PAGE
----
Authors: Sivanesh Palanivel; Rajiv S. Mishra
Addresses: Advanced Materials and Manufacturing Processes Institute, Department of Materials Science and Engineering, University of North Texas, Denton, TX 76203, USA ' Advanced Materials and Manufacturing Processes Institute, Department of Materials Science and Engineering, University of North Texas, Denton, TX 76203, USA
Abstract: Fusion additive technologies have pushed the boundaries beyond what was previously envisaged in the metal community. Championed by laser-based and electron beam technologies, metal additive manufacturing has captivated the interests of aerospace, defence, energy, automotive, and medical sectors. Though game-changing, these fusion-based techniques suffer from solidification related issues which play a critical role in applications where high premium is placed on materials' performance. Furthermore, only limited number of alloys can be built due to complexities associated with melting. To address these drawbacks, parallel work on solid state technologies was initiated in the last decade. An outcome of these efforts has been the development of additive manufacturing technologies based on friction which has now reached a stage where compilation is possible. In this article, fundamental principle and features of these friction-based additive technologies are reviewed with special emphasis on their individual advantages and differences between them. In addition, further scope, challenges and potential of these technologies are highlighted.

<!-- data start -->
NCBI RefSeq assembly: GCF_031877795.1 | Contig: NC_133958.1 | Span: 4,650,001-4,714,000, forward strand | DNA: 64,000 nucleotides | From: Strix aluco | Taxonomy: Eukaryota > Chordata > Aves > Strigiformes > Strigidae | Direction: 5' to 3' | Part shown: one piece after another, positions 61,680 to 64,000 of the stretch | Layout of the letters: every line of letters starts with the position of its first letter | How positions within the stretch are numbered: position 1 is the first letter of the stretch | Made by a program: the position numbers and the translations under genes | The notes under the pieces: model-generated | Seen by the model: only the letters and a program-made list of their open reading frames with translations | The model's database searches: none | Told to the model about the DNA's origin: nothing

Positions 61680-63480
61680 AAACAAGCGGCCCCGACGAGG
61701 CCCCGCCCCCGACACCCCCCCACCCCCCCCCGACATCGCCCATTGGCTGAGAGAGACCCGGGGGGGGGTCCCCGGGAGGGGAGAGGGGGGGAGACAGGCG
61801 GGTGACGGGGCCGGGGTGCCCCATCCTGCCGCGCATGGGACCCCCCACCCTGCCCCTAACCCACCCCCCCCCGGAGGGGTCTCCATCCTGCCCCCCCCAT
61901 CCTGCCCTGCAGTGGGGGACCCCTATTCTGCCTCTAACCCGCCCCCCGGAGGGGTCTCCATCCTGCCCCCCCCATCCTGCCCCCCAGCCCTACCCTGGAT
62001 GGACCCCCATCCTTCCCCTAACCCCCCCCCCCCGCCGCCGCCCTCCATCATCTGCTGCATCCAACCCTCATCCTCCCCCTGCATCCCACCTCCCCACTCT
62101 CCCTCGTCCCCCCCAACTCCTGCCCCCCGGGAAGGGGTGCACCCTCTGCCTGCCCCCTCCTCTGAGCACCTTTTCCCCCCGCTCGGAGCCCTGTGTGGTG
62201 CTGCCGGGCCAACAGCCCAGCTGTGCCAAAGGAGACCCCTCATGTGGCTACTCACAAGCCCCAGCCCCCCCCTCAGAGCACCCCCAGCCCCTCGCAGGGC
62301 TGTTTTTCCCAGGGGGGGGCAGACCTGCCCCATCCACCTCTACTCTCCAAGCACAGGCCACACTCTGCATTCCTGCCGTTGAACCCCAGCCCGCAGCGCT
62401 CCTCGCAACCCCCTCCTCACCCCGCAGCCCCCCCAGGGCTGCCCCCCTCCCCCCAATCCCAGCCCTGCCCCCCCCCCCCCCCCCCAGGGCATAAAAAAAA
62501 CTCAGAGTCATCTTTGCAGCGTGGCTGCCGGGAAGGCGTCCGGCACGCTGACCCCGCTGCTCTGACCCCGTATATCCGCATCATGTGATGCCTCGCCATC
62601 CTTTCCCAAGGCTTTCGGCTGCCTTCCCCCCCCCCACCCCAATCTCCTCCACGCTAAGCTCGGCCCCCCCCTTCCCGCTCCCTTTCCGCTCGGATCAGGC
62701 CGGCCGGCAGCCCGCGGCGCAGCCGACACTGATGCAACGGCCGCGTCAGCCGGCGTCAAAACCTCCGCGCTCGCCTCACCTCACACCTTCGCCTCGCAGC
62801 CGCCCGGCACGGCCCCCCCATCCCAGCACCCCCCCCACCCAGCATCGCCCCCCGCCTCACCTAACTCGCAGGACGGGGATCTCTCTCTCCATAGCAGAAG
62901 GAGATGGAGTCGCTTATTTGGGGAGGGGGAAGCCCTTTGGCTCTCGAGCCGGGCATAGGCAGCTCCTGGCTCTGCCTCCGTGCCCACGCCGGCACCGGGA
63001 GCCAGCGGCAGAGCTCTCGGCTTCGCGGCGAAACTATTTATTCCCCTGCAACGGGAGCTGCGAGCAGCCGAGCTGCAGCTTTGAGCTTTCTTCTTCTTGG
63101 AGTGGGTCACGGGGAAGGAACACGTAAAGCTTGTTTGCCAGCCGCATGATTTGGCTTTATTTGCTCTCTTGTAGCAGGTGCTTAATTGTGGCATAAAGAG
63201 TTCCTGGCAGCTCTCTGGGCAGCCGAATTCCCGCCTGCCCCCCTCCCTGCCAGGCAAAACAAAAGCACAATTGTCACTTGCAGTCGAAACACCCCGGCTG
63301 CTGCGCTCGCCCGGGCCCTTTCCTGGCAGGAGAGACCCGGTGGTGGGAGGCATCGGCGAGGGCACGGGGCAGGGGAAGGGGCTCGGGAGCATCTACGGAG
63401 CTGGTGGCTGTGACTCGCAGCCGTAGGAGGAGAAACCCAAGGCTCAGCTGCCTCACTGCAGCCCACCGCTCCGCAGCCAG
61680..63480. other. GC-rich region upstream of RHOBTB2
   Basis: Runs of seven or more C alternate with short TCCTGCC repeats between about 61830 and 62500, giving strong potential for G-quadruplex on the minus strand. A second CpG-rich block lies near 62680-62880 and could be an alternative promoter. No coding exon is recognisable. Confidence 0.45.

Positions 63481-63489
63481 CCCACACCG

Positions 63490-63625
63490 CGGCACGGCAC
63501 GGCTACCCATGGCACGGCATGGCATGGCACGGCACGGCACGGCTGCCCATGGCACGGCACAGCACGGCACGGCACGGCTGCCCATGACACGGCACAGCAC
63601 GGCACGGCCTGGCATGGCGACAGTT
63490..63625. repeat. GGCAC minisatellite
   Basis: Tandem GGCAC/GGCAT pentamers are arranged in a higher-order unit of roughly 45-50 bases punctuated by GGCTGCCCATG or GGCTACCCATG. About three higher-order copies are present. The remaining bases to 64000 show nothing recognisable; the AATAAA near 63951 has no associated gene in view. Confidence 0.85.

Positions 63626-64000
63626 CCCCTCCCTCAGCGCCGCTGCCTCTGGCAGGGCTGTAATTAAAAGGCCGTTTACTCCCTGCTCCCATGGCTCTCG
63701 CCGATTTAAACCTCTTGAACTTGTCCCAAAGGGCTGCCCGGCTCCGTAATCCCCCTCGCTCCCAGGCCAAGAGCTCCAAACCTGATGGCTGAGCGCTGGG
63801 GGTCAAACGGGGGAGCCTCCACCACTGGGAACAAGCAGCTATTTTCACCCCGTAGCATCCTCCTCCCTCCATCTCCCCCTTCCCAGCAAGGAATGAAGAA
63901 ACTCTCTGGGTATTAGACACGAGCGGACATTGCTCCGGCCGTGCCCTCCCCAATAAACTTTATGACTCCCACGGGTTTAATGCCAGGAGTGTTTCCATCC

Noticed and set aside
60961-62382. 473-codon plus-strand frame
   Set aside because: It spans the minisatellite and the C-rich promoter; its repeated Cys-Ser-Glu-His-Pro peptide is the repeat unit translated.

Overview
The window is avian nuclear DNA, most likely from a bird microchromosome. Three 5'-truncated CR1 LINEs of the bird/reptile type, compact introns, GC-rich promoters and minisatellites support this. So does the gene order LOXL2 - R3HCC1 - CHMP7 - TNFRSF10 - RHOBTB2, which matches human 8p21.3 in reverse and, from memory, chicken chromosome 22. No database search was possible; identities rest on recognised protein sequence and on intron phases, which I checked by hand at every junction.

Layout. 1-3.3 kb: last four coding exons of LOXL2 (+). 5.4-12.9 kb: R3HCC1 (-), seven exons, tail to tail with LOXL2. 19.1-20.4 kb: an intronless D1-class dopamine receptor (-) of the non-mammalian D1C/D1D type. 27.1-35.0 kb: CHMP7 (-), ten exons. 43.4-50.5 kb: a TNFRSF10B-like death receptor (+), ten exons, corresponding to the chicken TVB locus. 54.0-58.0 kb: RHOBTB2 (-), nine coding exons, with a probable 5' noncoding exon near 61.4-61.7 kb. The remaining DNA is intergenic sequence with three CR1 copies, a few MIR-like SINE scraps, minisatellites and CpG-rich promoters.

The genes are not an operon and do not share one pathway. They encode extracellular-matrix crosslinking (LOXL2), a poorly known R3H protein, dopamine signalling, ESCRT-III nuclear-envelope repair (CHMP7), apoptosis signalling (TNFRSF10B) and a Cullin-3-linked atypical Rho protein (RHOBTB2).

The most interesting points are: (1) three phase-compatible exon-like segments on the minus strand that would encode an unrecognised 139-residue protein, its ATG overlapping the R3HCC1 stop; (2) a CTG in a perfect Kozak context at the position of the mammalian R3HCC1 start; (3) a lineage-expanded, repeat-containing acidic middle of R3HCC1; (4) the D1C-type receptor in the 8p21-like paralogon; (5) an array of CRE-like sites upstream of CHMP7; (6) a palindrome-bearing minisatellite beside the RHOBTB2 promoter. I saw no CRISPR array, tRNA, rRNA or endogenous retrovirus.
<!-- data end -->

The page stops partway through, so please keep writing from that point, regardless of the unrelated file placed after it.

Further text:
Keywords: fusion additive technologies; metal additive manufacturing; solid state technologies; friction-based additive manufacturing; FBAM; material performance.
International Journal of Additive and Subtractive Materials Manufacturing, 2017 Vol.1 No.1, pp.82 - 103
Received: 18 Jan 2016
Accepted: 04 Oct 2016
Published online: 17 Mar 2017 *